Storytellers who are interested in the Völsunga Saga material have a number of sources, as well as a number of translations of those sources. William Morris, a late-nineteenth-century textile designer, J.R.R. Tolkien (yes, that Tolkien) and University of California archaeologist Jesse Byock have all translated the Saga. Of these, I prefer Byock. Morris is so late-Victorian elaborate that it makes my head hurt, Tolkein relies heavily on the alliteration that was a feature of Nordic poetry which also makes my head hurt. Byock simply tells the story.
Much of the Saga material is also found in the Lays (narrative poems) in the medieval collection called The Poetic Edda. The stories in the Edda are similar, but certainly not identical to the ones in the Saga and the various translators have made their own decisions concerning the action.
That’s where the tangled trails come in. In broad outline, the story I call The Fight of the Valkyries goes like this:
Sigurd the Völsung kills the dragon Fáfnir, follows the advice of seven nuthatches (small European birds), takes the dragon’s treasure and go finds the Valkyrie Brynhild, who is sleeping in a ring of fire.
But wait! The “Lay of Fáfnir” calls the birds “titmice.” They tell Our Hero to get the gold and take it straight to the hall of a man named Gjuki, who is the king of the Burgundians. They mention Gjuki’s daughter Gudrún and then talk about Brynhild. And “The Prophecy of Gripnir” has Sigurd going first to Gjuki’s Hall and then to find Brynhild. (BTW – Morris gives the avian speaking role to eagles!)
Once Sigurd finds Brynhild, he decides he loves her. She feels the same way and they exchange pledges before he rides to the hall of a man named Heimir, who is Brynhildr’s foster-father. There he spends his time doing fun happy warrior things – hunting, starting small wars – with her kinsmen. Once she arrives at Heimir’s Hall, they again pledge their love but she tells him they will never marry. He wanders off and ends up doing fun happy warrior things with two sons of a king named Gjuki. The three young men have so much fun that they pledge blood brotherhood and Gjuki’s sons take him back to their father’s Hall.
This is if Our Hero hasn’t already made friends with Gjuki’s sons before waking Brynhild.
Gjuki’s witch of a wife casts the spells that bind Sigurd to her daughter Gudrún. He completely forgets Brynhild, happily marries Gudrún and swears blood brotherhood with her brothers (if he hasn’t done so already). Then Gjuki’s wife, whose name is Grimhild, decides that her older son, Gunnar, should marry Brynhild. Everybody – even Sigurd who is still under the influence of Grimhild’s magic ale – thinks this is a wonderful idea so they all go visit Brynhildr’s father Budli. Budli is in favor of getting his daughter married off, but issues the standard caveat – if she is willing. Then they all go ask Heimir who gives the same answer. He also warns them that she will only marry the man who can ride his horse through the blazing fire around her own home.
Sigurd has already ridden through the fire once. What happens next? That’s for Tangled Trails Part 3
During my recent visit to Fort Union National Monument in New Mexico, I discovered that the ruts of the Santa Fe trail look more like a tangle of random arroyos than a tidy set of tracks across the short grass prairie. I am told that tourists often ask how to find the Santa Fe Trail while they are standing in one of those arroyos that are the trail.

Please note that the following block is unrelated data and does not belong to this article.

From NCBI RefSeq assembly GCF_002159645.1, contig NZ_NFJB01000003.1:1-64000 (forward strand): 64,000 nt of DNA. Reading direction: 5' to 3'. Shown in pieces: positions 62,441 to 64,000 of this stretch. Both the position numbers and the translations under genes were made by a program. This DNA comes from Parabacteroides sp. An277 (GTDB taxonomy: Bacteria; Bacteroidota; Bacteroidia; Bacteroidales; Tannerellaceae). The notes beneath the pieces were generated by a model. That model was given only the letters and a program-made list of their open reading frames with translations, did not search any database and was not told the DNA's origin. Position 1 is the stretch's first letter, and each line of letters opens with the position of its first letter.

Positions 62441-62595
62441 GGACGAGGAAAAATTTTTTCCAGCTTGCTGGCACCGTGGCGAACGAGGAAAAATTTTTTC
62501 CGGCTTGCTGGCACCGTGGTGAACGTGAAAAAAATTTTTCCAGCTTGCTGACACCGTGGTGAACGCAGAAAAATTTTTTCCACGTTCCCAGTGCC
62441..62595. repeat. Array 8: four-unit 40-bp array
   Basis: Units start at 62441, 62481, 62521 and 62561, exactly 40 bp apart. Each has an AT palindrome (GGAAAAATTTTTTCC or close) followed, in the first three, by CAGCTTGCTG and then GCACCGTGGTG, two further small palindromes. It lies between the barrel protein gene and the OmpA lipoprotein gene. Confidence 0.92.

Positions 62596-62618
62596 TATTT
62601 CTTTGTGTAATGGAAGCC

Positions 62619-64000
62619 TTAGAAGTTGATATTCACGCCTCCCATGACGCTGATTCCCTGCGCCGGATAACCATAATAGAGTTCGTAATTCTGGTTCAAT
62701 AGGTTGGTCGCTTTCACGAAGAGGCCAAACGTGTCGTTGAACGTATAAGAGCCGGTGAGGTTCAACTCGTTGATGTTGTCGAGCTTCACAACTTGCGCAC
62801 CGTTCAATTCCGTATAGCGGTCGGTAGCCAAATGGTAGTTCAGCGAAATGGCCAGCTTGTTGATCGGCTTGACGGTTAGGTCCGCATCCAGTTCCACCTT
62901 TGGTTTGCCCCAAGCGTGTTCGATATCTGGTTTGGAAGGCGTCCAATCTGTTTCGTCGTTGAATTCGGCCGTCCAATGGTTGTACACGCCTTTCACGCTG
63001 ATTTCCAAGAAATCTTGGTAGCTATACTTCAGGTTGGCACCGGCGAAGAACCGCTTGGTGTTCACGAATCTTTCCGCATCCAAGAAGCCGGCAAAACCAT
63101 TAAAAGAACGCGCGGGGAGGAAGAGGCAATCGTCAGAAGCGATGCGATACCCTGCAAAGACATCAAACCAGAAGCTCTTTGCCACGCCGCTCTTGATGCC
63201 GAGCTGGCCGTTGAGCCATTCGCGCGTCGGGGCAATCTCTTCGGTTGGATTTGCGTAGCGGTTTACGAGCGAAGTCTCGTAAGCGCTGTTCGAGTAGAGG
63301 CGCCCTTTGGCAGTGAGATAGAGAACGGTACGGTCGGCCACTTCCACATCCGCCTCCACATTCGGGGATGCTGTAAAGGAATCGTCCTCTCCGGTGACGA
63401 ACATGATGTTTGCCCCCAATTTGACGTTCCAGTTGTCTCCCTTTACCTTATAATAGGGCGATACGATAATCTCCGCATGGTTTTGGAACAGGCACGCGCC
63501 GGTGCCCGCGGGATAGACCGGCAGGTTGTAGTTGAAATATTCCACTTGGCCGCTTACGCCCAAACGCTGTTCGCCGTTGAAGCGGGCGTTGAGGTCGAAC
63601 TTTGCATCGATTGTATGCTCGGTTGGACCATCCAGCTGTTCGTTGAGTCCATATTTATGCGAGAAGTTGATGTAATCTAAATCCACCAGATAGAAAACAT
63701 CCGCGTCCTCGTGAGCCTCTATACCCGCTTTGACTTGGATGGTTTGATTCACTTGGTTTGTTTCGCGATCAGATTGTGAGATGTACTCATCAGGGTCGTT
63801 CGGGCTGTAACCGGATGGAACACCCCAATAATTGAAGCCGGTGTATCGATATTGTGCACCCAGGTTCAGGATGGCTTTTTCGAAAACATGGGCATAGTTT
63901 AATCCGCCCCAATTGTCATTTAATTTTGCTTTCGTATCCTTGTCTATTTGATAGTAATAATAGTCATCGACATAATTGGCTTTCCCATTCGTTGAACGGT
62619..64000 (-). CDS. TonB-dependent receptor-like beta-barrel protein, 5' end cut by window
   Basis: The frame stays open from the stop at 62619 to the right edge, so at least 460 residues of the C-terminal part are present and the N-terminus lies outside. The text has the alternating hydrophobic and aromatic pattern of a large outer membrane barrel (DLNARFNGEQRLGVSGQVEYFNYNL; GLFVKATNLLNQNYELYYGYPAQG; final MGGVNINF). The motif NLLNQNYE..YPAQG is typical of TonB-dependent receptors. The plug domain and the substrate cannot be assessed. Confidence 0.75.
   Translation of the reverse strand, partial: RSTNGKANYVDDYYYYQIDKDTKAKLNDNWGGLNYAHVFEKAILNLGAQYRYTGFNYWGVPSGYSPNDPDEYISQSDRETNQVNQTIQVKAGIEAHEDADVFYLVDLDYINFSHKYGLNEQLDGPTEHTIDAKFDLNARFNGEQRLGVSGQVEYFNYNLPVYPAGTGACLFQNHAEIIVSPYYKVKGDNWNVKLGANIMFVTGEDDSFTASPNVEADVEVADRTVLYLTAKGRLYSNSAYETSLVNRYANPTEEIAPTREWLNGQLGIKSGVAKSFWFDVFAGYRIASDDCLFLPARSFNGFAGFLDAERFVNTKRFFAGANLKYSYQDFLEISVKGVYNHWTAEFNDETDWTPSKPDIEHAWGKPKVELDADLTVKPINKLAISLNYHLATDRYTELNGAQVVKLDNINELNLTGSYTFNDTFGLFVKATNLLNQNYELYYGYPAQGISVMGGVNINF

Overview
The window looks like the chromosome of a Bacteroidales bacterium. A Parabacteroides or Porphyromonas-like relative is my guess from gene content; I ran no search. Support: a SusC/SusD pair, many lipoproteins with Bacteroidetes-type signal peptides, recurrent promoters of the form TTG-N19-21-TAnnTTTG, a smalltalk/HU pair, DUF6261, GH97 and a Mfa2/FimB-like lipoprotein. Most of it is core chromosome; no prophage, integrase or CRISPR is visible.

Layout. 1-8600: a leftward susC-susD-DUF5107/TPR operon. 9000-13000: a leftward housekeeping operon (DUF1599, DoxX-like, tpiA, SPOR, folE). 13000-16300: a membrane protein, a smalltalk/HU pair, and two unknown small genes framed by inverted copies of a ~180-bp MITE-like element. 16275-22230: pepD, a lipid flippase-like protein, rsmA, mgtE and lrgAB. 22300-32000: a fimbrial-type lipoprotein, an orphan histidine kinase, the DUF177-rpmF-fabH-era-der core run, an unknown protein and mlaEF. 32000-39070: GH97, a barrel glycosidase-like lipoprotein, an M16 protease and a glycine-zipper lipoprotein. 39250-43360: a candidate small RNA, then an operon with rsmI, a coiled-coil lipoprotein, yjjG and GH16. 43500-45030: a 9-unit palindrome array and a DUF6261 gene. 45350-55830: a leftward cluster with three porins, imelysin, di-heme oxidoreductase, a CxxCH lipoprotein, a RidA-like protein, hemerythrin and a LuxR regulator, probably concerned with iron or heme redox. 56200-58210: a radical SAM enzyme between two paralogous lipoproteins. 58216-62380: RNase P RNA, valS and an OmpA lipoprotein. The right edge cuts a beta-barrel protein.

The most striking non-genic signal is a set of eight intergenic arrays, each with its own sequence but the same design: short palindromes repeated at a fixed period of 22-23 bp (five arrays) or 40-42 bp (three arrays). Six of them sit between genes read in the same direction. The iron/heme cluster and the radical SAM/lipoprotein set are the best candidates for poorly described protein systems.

I thought Google Earth might help me find the “real” trail. The iron tires of all those wagons, which were capable of carrying as much of 6,500 pounds according to Mark L. Gardener’s Wagons on the Santa Fe Trail published by the National Park Service must have left tracks that look like a road.
Not really. Those wagons may well have all started in Missouri (either in Fort Leavenworth or Independence) and followed one of two routes, the Mountain Branch and the Cimarron Cutoff. Many of the journeys actually ended at Fort Union, for much of the freight on the trail was military. But the trial, up close and personal is an enormous collection of nice straight lines.
In some ways, this makes sense. As a hiker and cross country I have often been on trails that turn into a confusing tangle, usually when hikers or skiers try to bypass a mud hole or find a smoother path. I’ve gone around a few mud holes myself. I have noticed the same need to go around mud holes as I develop the story of the great quarrel between the Valkyrie Brynhild and Gudrún, her sister-in-law. Brynhild, under the name of Brunhilda, is best known in her operatic form. She is soprano, often wearing a completely inaccurate horned helmet, in Richard Wagner’s “Ring Cycle.” The trail that I am following has two main branches and in some places, those branches contradict each other.
The first of these branches, The Saga of the Völsungs, compiled by an unknown Icelandic author during the 13th Century. This work is primarily prose and was drawn from the oral tradition in the form of Eddic poetry which is, in its turn, based on oral tradition. The second of these branches is a set of Lays, skaldic poetry, that are part of The Poetic Edda, which was also compiled by an anonymous Icelander at approximately the same time.
And why am I comparing the literature of medieval Iceland with the Santa Fe Trail? Because both processes – the formation of the trail, mud holes and all and my decisions while I craft my story – involve decisions.
What to do? Which way to go? What do I use, what do I not use as I work on The Fight of the Valkyries, which will be part of the upcoming (September 20th, 6:30 pm) MYTH MOB performance in the South Mountain Community College Performance Hall. Some hear my decisions and those made by my fellow Mobbers – Liz Warren, Marilyn Omifunke Torres and Sulé Greg Wilson.